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Supplements for a Healthy Heart

Do Supplements Really Help Your Heart?


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    Supplements help the companies that make them! Period.
  • " These prescription niacin supplements typically come in 50- milligram doses or higher, while over-the-counter supplements (which are not regulated by the FDA) come in strengths of 250 milligrams or less"
    I presume this is a typo? why would a prescription come in such a low dose compared to OTC? 50 mg for prescription and 250 for OTC?
    I do agree with Labgirl8 on keeping things to minimal. Right now, I'm just taking a few vitamins to boost my system. One is for my heart which is Cardiamin from Nephroceuticals.
  • I've been loyal to my health supplement and yes, it really helps me boost my health and lifestyle. I guess, we all need it especially we are in the process of creating an improve us, a healthier and happier us!
  • There is new scietific evidence that baby aspirins can have a negative effective if you never had a stroke or heart problems before. Affter a stroke baby aspirin can really help!
    I tried a lot of supplements, while trying to overcome heart disease but vitamin D3 and fish oil shown to be among the most effective. Probably because most people don't get enough sun exposure because of their job or they don't consume enough healthy fats, on regular basis.

    Although minerals such as calcium as well as vitamins such as niacin can be useful, from my experience, they are not necessary since these micronutrients can be easily obtained through healthy diet.

    I would also like to point out that few other supplements such as CoQ10 and DIM or 3,3′-Diindolylmethane can help, too. That is, at least they helped me.
  • Thanks for sharing.
  • It is said that if you take a statin drug, then a CoQ10 supplement is a MUST. CoQ10 helps to prevent the serious side effects of the statins, some of which can be permanent.

    I had a surprise benefit from a high-EPA Omega-3 supplement. My vision got brighter! And it happened within only a couple of days of starting it.

    My eyes in general have improved over the last couple of years. I can change focus distance more easily now, and I can see better in the dark. (My work requires that I write in dark theaters, so this was very welcome.) Since I take several supplements, it would be difficult to say which one was responsible for these improvements. These changes were very recent, so it may be due to the lypo-C supplements I've been taking for 5 or 6 months now. But, as I said, I can't be sure about that.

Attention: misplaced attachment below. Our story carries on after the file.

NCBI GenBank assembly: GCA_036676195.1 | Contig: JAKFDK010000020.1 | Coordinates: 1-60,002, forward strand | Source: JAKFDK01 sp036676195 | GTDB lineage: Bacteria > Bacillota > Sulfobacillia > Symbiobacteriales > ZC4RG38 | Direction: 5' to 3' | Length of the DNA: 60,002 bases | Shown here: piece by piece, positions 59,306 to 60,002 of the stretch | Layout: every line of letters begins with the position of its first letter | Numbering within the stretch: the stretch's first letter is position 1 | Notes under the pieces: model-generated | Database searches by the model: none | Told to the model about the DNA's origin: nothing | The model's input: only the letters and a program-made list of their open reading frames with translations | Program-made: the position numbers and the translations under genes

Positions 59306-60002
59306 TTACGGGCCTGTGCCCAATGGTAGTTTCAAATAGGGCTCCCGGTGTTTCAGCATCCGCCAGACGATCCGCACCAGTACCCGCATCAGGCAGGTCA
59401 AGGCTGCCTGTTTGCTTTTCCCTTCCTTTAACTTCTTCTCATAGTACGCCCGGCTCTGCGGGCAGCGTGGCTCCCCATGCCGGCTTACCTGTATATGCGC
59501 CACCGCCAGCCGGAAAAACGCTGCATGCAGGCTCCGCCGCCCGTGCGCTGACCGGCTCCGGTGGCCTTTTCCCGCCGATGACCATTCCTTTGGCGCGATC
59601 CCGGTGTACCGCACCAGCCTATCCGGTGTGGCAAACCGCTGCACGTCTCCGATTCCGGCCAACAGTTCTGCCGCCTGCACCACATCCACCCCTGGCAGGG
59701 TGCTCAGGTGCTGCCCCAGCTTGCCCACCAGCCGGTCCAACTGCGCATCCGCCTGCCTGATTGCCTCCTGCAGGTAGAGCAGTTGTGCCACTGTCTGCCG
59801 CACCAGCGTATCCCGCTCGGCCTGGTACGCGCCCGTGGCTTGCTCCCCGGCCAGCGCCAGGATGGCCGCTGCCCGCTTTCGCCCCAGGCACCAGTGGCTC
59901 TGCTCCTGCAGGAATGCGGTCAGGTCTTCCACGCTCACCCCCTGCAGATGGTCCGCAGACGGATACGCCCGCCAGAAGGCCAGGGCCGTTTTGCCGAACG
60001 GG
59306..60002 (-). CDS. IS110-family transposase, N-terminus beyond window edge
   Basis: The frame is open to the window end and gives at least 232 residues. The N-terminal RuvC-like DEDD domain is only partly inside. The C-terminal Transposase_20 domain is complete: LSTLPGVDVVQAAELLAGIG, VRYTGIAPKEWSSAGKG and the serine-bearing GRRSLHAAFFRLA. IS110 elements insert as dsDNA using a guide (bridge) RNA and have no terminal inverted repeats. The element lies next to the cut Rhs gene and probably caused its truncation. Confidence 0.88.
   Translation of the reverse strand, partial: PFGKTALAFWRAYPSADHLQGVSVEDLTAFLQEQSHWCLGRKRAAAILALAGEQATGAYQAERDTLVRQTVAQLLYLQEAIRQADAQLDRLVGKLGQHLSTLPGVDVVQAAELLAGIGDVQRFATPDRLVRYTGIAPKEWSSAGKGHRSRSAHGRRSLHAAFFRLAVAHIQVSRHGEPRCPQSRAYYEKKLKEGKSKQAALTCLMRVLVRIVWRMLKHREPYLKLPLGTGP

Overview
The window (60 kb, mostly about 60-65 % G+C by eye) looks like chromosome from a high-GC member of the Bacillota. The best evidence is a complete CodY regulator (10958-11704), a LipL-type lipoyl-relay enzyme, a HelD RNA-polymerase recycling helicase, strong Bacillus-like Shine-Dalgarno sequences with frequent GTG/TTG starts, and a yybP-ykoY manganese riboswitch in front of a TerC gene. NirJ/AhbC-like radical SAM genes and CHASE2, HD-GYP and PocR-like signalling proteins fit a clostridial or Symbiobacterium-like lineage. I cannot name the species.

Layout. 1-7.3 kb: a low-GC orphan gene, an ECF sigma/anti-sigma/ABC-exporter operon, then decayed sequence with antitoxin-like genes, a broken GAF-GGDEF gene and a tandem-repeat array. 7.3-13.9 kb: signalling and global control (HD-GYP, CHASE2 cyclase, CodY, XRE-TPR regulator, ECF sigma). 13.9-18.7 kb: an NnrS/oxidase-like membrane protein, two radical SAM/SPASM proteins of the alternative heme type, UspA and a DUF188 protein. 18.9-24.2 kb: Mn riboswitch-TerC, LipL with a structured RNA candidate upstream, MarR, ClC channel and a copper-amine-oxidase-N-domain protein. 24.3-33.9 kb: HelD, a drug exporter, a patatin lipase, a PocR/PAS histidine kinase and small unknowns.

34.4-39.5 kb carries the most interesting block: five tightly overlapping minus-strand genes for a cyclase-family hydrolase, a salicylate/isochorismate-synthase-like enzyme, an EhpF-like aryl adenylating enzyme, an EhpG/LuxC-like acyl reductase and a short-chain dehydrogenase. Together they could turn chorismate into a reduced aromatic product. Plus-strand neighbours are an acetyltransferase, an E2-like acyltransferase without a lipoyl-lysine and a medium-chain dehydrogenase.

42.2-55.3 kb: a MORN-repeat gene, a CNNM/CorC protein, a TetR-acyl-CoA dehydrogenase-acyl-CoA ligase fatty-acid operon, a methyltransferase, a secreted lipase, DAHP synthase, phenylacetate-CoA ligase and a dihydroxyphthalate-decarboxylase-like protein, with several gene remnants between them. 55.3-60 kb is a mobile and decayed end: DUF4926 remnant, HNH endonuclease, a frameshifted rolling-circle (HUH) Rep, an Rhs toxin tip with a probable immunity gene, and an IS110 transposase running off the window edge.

Of course we need supplements and can trust their claims!!!!
    There has never been a single study showing that we can get OPTIMUM nutrient levels from food. NOT ONE!
    Secondly, our food supply is getting more and more depleted of nutrients due to increased use of pesticides and modern farming methods.
    A really good source of information on supplements is Life Extension Foundation (
  • RON10BAX
    How do we know what is in our suppliment. ? Is there any reliable source to verify?
  • This article has all of the hallmark of what is contemporary and alive in the current research and vitamin sales literature. This is helpful for all of us overwhelmed by concern for our health and the maintenance of good health.
  • One can tell by reading the comments here that people will believe what they want to believe.
    I do take a vitamin, calcium and a couple others and my doctors are aware of everything I take. I always heard that if we eat a healthy diet, we are headed in the right direction!
  • MSHERER1622
    As someone with metabolic syndrome, I'm particularly interested in L-Arginine, Quercetin and Rutin. L-Arginine is an amino acid that stimulates NO uptake, lowers blood pressure, improves circulation. Quercetin and Rutin are antioxidants/flavinols that are cardioprotective and reduce inflammation. Lots of articles on them in PubMed, so there's clearly interest from the medical research community.
    Re: new research. Research from Penn State published in the American Journal of Clinical Nutrition last year about this time. The study used rigorously designed research--A randomized Controlled Clinical Intervention Trial- to investigate the effects of cholesterol-lowering diets; The Healthy American Diet, The Dash Diet, The Bold Diet and the Bold Plus Diet. The main difference between the Dash Diet and the Bold and Bold Plus diets is the source of protein; Dash uses white meat and plant protein sources while the Bold and Bold Plus diet use lean beef as the main source of protein. Both the Bold Diet and teh Bold Plus Diets allow for slighly more % of protein; Dash 18 %, Bold 19 % and Bold Plus 27%. Bottom line: The Bold and Bold Plus diets were just as effective as the Dash Diet in reducint LDL over a 5 week period. The key is to use one of the 29 lean cuts of beef which range in fat content between a boneless skinless chicken breast and boneless skinless chicken thigh. Just a 3 oz serving of lean beef provides less that 10% of your daily calories while providing more than 10% of 10 essential nutrients. excellent source of protein, zinc, vitamin b 12, vitamin b 6, niacin and selenium and good source of phosphorous, choline, iron and riboflavin.

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